Valparaiso University's Student Senate is looking to fill it’s open positions in order to have a full senate. 

Since the formal senate election process happened in Spring 2021, with the exception of the Freshmen Senators who are elected in the fall, these candidates will have to be interviewed and selected by the Senate Screening Committee.

 The Senate is coming off their biannual reapportionment where they reevaluate the number of senators that should be on senate and which positions they hold. 

 “Every two years Senate looks over how we can better represent the campus community,” said Ben Jacobs, Student Senate Vice President.

For example, the number of class seats for freshman-seniors was changed from four students to three. 

With these changes, there are currently eight positions available. The Senate is looking to find one Junior Senator, one Senior Senator, three At-large Commuter Senators, two College of Nursing and Health Professions Senators and one Transfer Senator. 

In addition to Senators, they are looking for some executive board positions. These include a Webmaster who is an aid to the Public Relations Coordinator and an Executive Aid to the Treasurer so that they can pass the baton to new leadership when the current members graduate or study abroad next semester. 

On Sept. 15, Student Senate held an election for the three Freshman Senator positions available. This year’s candidates were Dianne Dollison, Lucas Lennen, Aidan Walton, Tsion Wolka and Ayat Haque. 

Ballots for the election were sent out to the entire freshman class via email and 116 ballots were submitted. The ballots were counted and verified by the Student Senate Elections Committee. In the end Dianne Dollison, Lucas Lennen, and Aidan Walton were elected. 

Freshman Dianne Dollison ran for student senate with the goal of being able to give the freshman class a voice on campus. For the freshman candidates, the race has provided an opportunity to get to know other freshmen students who are also new to the campus community. 

According to Dollison, the most exciting part about campaigning has been “getting to know people and knock on doors to introduce [herself],” explaining that she is running to represent their class.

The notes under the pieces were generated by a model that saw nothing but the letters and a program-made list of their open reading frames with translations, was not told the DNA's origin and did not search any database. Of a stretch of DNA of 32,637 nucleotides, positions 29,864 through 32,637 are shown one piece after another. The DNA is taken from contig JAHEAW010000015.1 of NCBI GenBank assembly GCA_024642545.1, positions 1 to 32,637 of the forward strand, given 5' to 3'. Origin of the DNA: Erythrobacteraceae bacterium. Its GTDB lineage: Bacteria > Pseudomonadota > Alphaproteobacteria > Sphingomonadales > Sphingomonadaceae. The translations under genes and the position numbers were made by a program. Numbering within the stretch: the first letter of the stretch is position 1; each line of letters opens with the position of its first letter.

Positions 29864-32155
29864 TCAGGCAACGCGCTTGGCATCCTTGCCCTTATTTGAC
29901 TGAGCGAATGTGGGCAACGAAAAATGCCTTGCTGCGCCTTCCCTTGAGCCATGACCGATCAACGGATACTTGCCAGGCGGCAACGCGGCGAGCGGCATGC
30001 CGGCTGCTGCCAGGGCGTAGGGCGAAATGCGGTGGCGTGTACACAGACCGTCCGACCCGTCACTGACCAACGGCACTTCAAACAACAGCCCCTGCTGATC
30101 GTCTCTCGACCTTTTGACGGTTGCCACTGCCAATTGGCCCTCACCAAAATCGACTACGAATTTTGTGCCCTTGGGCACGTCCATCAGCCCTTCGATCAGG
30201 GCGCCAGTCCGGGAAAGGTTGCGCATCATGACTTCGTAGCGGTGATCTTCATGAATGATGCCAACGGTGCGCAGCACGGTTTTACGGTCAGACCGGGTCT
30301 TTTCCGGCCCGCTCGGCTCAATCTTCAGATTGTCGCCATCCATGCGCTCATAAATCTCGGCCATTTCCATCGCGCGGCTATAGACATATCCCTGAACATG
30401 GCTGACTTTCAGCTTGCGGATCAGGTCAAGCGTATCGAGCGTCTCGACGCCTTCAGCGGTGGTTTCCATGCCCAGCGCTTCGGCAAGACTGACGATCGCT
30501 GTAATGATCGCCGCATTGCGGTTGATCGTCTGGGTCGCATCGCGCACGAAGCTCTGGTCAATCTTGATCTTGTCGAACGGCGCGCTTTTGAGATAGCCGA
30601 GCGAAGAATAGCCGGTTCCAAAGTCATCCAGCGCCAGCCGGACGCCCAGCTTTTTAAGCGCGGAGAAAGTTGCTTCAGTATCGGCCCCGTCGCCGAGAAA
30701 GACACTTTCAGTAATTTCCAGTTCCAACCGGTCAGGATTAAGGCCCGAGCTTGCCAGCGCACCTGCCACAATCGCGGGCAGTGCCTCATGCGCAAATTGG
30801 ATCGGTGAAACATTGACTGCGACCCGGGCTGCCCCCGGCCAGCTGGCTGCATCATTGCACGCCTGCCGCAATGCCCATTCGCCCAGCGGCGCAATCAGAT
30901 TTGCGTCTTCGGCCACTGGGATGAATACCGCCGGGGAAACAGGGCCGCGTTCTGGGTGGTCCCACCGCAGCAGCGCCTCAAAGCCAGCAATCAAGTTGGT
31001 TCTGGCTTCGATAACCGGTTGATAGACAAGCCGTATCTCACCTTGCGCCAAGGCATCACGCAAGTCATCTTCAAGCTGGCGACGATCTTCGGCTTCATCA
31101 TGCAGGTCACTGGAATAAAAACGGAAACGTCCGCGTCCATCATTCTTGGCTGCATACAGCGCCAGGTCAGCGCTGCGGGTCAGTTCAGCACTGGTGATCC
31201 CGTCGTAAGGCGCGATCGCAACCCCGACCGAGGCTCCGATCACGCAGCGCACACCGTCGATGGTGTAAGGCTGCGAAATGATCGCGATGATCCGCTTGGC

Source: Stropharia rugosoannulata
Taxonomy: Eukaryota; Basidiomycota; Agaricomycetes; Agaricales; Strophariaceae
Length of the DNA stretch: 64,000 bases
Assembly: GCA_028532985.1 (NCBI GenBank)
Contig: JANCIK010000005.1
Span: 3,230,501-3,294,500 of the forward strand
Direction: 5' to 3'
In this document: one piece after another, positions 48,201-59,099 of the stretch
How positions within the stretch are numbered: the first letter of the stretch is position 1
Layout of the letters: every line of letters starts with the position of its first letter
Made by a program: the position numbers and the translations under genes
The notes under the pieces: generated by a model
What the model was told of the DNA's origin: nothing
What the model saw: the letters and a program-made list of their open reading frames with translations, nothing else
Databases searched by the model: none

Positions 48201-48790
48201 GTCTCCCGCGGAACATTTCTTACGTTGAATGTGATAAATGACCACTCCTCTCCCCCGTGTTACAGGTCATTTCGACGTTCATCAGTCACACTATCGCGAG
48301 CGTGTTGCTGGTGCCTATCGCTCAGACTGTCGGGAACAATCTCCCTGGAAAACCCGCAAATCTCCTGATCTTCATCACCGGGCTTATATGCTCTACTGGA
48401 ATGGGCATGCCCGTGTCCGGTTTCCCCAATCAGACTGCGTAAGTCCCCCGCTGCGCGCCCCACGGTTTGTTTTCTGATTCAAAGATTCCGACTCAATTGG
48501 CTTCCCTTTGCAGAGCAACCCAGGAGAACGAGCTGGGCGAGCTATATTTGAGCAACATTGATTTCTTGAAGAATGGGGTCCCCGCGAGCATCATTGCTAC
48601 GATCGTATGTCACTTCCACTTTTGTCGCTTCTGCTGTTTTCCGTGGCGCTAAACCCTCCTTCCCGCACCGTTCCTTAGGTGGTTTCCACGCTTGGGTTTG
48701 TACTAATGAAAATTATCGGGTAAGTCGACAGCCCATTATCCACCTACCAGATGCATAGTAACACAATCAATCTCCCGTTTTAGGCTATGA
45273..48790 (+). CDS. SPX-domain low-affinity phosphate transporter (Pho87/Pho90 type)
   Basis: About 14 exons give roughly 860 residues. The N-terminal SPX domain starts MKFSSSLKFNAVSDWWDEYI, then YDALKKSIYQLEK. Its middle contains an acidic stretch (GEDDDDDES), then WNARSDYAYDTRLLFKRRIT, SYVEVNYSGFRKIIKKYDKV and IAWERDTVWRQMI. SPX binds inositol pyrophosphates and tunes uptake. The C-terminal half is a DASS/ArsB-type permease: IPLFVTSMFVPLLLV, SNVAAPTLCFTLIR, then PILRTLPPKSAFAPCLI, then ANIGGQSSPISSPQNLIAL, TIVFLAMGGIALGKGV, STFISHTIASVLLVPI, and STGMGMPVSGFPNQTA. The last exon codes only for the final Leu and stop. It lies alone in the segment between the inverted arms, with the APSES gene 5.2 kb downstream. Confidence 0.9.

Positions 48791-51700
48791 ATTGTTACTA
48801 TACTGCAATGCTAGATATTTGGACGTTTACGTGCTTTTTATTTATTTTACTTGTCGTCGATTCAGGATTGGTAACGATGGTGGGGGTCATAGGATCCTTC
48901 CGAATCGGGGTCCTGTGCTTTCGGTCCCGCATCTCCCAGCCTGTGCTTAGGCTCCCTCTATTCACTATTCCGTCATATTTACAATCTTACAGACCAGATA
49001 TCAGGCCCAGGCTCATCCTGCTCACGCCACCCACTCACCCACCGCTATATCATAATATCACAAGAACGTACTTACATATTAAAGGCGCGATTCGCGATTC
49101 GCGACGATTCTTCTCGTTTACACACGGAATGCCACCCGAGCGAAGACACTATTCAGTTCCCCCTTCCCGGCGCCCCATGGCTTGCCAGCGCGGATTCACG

“You walk down the hallway everyday and don’t necessarily say ‘Hi’ to people, but you get to interact with people this way and have more familiar faces on campus,” Dollison said. 

One priority for Dollison, as she takes her seat in Student Senate, is to continue to monitor the COVID-19 situation on campus and revise campus policies accordingly. Ideas new senators bring to the table are welcomed with open mindedness by Senate leadership. 

“We like to see their ideas and how they can help the campus community in years to come,” Jacobs said. 

Student Senate works to give students a voice on campus. Jacobs finds the addition of new senators extremely exciting because they come with new perspectives and ambitions that will drive the student community in a positive direction.

“They came to campus searching for a way to be in student government and represent students,” Jacobs said. “We really see some vigor in them, they want to do this.”

Representing the student body is one of the Senate’s top priorities. Students can make their voices heard by contacting their senators or submitting a forum of concern to the Public Relations Coordinator. They can also attend the Senate’s General Assembly meetings in-person at the Harre Union Ballroom every Monday at 8:30 p.m., or join via livestream. 

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